Swift to Ban Blacklisted Iranian Banks, Companies

KURDPA - Belgium\'s Society for Worldwide International Financial Telecommunication, or Swift, is preparing to ban sanctioned Iranian banks and companies from using its financial communications and clearing system, the organization said Friday.

The move will drastically curtail Tehran\'s ability to conduct global trade, as virtually all of Iran\'s largest state and trade banks are on U.S. and European Union blacklists for allegedly supporting Iran\'s nuclear program and for supporting Middle East-based militant groups.

U.S. lawmakers have alleged that sanctioned Iranian banks have been using Swift\'s services to evade these sanctions. And both chambers of the U.S. Congress have drafted legislation that could lead to penalties against Swift\'s board of directors and owners if the body doesn\'t cut off the proscribed Iranian entities from the Swift system.

\"Swift is ready to implement sanctions against Iranian financial institutions,\" the organization said in a statement. \"A clear multilateral legal framework in relation to international financial sanctions against Iran is emerging.\"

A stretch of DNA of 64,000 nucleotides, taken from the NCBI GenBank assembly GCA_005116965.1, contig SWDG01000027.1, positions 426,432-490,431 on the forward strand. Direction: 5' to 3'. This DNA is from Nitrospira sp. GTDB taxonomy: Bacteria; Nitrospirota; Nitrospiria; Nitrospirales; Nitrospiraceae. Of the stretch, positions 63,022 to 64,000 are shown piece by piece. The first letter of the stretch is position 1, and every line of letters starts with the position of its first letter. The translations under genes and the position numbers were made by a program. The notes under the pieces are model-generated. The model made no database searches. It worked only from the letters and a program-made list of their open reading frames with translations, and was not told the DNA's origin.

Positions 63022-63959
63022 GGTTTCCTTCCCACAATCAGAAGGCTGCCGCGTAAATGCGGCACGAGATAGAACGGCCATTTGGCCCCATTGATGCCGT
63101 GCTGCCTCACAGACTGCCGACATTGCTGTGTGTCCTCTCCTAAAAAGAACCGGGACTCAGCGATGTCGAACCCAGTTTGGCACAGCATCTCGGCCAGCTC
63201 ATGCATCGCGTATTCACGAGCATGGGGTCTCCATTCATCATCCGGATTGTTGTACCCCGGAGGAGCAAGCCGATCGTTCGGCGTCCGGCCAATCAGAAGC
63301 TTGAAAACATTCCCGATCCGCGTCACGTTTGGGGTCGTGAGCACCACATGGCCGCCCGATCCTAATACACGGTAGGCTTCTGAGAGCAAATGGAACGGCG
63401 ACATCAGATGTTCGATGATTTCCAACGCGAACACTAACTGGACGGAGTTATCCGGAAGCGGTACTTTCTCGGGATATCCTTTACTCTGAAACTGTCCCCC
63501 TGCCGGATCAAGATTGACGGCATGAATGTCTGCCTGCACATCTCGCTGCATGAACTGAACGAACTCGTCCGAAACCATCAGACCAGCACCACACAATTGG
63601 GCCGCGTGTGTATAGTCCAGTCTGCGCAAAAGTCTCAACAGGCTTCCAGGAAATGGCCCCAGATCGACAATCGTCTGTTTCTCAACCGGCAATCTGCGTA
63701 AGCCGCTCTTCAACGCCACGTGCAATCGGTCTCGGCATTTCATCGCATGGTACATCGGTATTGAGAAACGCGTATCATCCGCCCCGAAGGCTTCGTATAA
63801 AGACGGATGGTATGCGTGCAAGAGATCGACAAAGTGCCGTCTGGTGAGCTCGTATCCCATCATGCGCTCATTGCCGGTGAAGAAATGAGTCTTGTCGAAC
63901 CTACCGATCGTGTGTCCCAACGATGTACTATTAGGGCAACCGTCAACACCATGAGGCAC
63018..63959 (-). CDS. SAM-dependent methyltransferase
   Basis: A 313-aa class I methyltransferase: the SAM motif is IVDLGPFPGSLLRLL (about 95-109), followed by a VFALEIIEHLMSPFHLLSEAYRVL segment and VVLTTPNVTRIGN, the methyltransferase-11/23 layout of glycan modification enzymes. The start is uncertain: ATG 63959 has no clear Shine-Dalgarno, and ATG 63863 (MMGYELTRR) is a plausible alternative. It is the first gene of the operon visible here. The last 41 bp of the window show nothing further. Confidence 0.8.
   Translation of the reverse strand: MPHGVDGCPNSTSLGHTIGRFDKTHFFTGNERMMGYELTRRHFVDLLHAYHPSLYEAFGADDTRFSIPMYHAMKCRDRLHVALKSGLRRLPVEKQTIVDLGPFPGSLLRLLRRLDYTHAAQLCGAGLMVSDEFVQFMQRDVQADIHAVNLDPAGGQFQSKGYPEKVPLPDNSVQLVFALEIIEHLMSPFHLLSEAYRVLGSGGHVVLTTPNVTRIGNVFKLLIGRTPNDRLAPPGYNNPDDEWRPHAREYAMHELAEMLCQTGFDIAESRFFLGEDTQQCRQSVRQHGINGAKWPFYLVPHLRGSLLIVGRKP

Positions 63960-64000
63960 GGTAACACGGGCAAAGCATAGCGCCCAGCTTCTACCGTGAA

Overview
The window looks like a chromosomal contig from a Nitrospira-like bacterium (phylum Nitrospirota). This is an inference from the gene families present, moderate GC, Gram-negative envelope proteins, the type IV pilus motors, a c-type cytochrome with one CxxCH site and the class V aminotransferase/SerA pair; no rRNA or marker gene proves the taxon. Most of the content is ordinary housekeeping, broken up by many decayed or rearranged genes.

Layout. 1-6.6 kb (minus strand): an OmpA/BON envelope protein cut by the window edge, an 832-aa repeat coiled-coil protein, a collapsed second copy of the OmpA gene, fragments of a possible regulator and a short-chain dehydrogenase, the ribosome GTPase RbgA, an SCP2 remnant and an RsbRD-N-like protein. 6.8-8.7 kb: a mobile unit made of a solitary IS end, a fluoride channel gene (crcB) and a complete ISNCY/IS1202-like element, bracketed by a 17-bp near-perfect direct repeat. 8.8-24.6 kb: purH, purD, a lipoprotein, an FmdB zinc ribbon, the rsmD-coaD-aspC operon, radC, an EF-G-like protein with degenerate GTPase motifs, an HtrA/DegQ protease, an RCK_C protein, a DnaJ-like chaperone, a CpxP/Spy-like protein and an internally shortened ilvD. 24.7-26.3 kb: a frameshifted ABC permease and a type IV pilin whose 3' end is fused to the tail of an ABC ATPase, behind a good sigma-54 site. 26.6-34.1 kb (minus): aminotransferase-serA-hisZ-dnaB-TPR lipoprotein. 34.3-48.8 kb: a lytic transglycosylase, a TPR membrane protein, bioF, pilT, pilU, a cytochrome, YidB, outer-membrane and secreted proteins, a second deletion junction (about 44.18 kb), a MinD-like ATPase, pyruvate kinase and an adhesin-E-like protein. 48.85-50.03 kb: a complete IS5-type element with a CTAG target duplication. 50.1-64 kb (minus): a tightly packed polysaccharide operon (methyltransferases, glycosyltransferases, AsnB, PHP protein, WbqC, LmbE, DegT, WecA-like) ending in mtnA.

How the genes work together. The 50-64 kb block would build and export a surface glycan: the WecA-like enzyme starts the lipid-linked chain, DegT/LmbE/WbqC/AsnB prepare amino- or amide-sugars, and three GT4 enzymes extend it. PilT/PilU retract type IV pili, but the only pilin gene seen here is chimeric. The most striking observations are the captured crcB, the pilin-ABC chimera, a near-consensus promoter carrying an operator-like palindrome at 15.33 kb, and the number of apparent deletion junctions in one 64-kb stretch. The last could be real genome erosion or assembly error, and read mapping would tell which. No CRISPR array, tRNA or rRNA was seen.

The Obama administration, France and other European countries have been pressing the EU to formally call on Swift to cut off the sanctioned Iranian banks and companies. EU financial regulators are expected to make such a ruling either later this month or in early March, according to European officials.

Swift said on Friday that it would comply with the EU\'s ruling.

\"Swift stands ready to act and discontinue its services to sanctioned Iranian financial institutions as soon as it has clarity on EU legislation currently being drafted,\" the organization said.

Many of Iran\'s largest financial institutions, which are currently facing U.S. and EU sanctions, have continued to use Swift\'s services in recent months, according to its public records. Among them are Banks Sepah, Saderat and Mellat.

A spokesperson for Swift wouldn\'t comment on whether its actions would include cutting off Iran\'s central bank from using the organization\'s services. Such a move is seen as almost completely freezing Iran out from the global financial system. Virtually all of the world\'s largest banks use Swift to conduct financial wire transfers.

Swift\'s lawyers and directors have met with the Obama administration and members of Congress in recent weeks to discuss the new legislation being drafted, U.S. officials said. Swift has also consulted with EU regulators, the organization said.

\"This decision follows extensive consultation with our board and with relevant regulatory authorities,\" Swift said. \"The decision also reflects the extraordinary and highly exceptional circumstances of significant multilateral international support for the intensification of sanctions against Iran.\"

Source - Wall Street Journal